Once you’ve established yourself as a leader, recruit other leaders. There are often a few people in any community others look to for guidance. The authors refer to these figures as “opinion leaders.” These community leaders often have a wealth of knowledge and a higher level of work or education experience than the general populace. Getting the unspoken leaders on board with your plans will have a disproportionately large impact on the larger community. 

However, even with leaders on board, you’ll still likely have to transform the culture. One tool for changing culture is establishing widespread accountability. Each person should be responsible for themselves and for their team members to ensure that new cultural norms are followed. For example, the “If You See Something, Say Something” campaign that was implemented after the 9/11 terrorist attacks in New York was an effort to shift the culture of public safety so that it became the responsibility of everyone instead of only the transit authority personnel. 

3. Environmental Inspiration

The third type of inspiration is environmental inspiration. In this section, we’ll answer the question: How can you use environmental structures and policies to inspire the adoption of a critical practice?

Environmental inspiration encompasses the use of rewards and punishments to inspire certain behaviors. The authors offer the following strategies for using these systems to reinforce internal and collective inspiration:

The first step is to remove roadblocks. Before implementing incentives, look closely to see if there are any structures in place that might be disincentivizing the desired critical practice. For example, if a floor manager wants assembly line workers to slow down to improve product quality, but she pays them based on the number of products produced per hour, she is incentivizing speed and disincentivizing slow, methodical work. This practice is a roadblock to the critical behavior she is trying to implement. 

(Shortform note: In Atomic Habits, James Clear suggests using environmental design as a tool to remove roadblocks. He argues that visual cues are an especially strong trigger for habit formation, therefore removing visual cues that trigger negative behaviors will help facilitate behavior change. For example, removing alcohol from your direct sight line can help minimize consumption.)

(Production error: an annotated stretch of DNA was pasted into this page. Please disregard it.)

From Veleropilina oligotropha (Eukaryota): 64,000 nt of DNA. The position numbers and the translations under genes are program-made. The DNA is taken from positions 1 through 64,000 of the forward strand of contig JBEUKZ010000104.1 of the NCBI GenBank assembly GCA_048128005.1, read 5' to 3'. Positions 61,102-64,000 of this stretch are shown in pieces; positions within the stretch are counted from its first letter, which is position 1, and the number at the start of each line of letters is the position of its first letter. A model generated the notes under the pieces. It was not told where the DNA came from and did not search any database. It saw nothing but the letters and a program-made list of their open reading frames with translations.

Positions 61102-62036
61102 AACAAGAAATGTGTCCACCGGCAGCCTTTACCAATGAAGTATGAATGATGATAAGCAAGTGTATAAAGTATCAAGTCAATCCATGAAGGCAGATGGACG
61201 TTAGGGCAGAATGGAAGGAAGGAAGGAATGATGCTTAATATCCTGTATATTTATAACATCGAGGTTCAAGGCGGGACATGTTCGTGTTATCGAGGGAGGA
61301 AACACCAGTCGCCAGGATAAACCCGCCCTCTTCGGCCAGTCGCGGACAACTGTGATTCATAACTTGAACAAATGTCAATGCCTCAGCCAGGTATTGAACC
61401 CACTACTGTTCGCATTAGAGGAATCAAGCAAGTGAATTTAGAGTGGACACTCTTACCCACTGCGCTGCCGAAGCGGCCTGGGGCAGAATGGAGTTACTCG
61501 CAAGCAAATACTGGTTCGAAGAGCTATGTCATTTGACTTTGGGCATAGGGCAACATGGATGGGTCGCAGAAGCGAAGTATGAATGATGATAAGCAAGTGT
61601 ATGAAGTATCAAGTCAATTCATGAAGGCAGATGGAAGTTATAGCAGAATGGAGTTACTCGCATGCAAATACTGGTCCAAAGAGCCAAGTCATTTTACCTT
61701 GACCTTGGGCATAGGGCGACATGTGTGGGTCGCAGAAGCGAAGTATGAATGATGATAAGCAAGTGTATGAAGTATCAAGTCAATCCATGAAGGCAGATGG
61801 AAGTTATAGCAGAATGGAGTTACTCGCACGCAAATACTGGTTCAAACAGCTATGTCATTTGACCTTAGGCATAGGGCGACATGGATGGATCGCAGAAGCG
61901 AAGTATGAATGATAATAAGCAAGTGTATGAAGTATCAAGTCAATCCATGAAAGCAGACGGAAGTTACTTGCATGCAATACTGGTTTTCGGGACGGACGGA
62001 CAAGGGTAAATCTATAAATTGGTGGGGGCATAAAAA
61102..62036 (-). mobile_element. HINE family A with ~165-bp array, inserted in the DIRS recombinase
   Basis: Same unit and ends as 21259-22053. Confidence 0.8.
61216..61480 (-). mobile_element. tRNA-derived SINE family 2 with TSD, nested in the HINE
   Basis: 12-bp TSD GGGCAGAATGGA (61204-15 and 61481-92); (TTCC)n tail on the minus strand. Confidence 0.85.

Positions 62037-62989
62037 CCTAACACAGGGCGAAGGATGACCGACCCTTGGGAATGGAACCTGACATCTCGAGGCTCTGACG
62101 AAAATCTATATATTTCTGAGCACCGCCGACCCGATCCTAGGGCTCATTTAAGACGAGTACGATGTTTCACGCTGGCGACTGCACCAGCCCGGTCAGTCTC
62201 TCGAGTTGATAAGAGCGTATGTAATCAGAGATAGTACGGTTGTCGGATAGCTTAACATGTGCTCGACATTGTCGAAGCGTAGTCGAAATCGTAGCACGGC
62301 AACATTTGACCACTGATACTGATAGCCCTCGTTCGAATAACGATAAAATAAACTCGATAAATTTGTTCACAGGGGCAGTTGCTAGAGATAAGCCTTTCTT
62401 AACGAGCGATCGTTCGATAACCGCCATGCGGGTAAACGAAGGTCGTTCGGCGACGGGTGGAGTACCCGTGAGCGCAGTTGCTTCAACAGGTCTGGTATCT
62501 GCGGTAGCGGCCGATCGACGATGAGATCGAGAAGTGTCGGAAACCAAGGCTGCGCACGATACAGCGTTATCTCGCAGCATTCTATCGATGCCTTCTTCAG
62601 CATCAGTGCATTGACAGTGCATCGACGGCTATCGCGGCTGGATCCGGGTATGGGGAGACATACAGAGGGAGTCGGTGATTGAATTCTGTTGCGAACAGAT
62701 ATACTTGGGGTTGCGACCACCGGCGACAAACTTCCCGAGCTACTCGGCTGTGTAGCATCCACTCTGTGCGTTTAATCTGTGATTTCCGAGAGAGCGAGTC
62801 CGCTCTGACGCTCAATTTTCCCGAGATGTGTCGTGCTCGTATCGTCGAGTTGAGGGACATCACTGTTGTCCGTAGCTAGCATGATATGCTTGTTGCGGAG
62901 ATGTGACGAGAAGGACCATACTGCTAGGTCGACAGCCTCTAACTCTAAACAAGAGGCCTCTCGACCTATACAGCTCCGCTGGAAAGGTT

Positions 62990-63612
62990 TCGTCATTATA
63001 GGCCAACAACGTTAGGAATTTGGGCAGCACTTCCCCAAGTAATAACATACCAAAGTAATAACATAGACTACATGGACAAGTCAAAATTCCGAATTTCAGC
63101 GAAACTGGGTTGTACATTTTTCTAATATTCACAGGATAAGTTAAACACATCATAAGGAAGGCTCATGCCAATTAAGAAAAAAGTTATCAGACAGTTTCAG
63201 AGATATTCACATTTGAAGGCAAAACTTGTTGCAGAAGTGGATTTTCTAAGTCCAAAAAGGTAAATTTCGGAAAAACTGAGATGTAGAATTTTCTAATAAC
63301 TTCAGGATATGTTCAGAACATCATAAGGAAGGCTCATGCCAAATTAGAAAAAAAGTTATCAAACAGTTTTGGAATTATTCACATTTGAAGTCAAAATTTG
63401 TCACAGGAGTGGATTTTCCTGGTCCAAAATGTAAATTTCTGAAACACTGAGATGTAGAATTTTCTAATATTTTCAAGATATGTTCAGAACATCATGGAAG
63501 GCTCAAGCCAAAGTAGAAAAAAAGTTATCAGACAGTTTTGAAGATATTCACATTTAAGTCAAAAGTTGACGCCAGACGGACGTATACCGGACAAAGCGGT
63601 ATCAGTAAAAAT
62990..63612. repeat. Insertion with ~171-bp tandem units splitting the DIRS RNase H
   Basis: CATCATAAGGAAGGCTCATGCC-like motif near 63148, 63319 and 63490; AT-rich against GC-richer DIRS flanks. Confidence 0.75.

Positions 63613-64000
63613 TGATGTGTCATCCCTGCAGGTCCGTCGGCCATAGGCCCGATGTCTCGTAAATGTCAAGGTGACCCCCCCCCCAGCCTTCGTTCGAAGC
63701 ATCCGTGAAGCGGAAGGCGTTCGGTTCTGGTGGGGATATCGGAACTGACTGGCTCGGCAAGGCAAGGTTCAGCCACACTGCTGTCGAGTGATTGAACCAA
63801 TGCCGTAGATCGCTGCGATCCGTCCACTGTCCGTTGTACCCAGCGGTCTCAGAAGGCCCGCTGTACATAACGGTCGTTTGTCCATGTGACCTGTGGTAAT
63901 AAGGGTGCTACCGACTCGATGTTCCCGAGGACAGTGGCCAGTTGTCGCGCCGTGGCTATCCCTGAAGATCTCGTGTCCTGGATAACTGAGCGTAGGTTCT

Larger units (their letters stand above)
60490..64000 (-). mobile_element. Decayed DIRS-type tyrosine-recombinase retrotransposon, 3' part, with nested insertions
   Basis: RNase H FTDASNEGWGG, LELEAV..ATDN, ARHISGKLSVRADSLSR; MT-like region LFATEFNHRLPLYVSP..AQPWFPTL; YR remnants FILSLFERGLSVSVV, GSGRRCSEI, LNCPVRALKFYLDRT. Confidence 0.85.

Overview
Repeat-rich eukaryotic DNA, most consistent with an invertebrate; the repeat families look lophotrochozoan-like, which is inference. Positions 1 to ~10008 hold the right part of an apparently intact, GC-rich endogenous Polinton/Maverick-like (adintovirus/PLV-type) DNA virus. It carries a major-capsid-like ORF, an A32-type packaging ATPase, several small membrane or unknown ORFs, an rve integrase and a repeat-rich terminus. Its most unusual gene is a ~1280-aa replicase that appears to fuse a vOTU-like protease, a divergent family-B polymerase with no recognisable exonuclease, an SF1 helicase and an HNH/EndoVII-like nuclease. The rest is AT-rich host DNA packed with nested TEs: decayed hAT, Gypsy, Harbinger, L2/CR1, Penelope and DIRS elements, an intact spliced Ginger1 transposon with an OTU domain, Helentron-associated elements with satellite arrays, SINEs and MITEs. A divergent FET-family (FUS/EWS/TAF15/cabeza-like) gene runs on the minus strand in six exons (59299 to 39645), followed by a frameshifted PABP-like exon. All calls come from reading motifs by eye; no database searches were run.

The authors recommend that you use rewards sparingly because incentives can harm intrinsic motivation. Also, rewards don’t have to be big. Intentional symbolic rewards, like a companywide shout-out or thoughtfully written card can be just as powerful as monetary incentives. 

Then use punishment as a last resort. There are times when punishment is necessary, but it’s the least effective of your influencer strategies. Sometimes a warning or the threat of punishment can be as effective as the punishment itself. However, when necessary, don’t be afraid to enact punishments. A strategic and timely punishment can have ripple effects throughout a community. For example, if a treatment program states that any kind of substance abuse will result in dismissal from the program and then follows through when a program participant is found under the influence, the message will be clear to the other members of the community that the behavior expectations of the program are taken seriously.

The 3 Types of Inspiration: Personal, Collective, Environmental

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Like what you just read? Read the rest of the world's best book summary and analysis of Joseph Grenny, Kerry Patterson, et al.'s "Influencer" at Shortform.

Here's what you'll find in our full Influencer summary:

  • A three-step guide on how to influence human behavior
  • How to change the minds of those who are unmotivated to change
  • How you can use the power of community connection to inspire people

Katie Doll

Somehow, Katie was able to pull off her childhood dream of creating a career around books after graduating with a degree in English and a concentration in Creative Writing. Her preferred genre of books has changed drastically over the years, from fantasy/dystopian young-adult to moving novels and non-fiction books on the human experience. Katie especially enjoys reading and writing about all things television, good and bad.

One thought on “The 3 Types of Inspiration: Personal, Collective, Environmental

  • February 26, 2024 at 10:31 pm

    Very educational….thank you so much🙏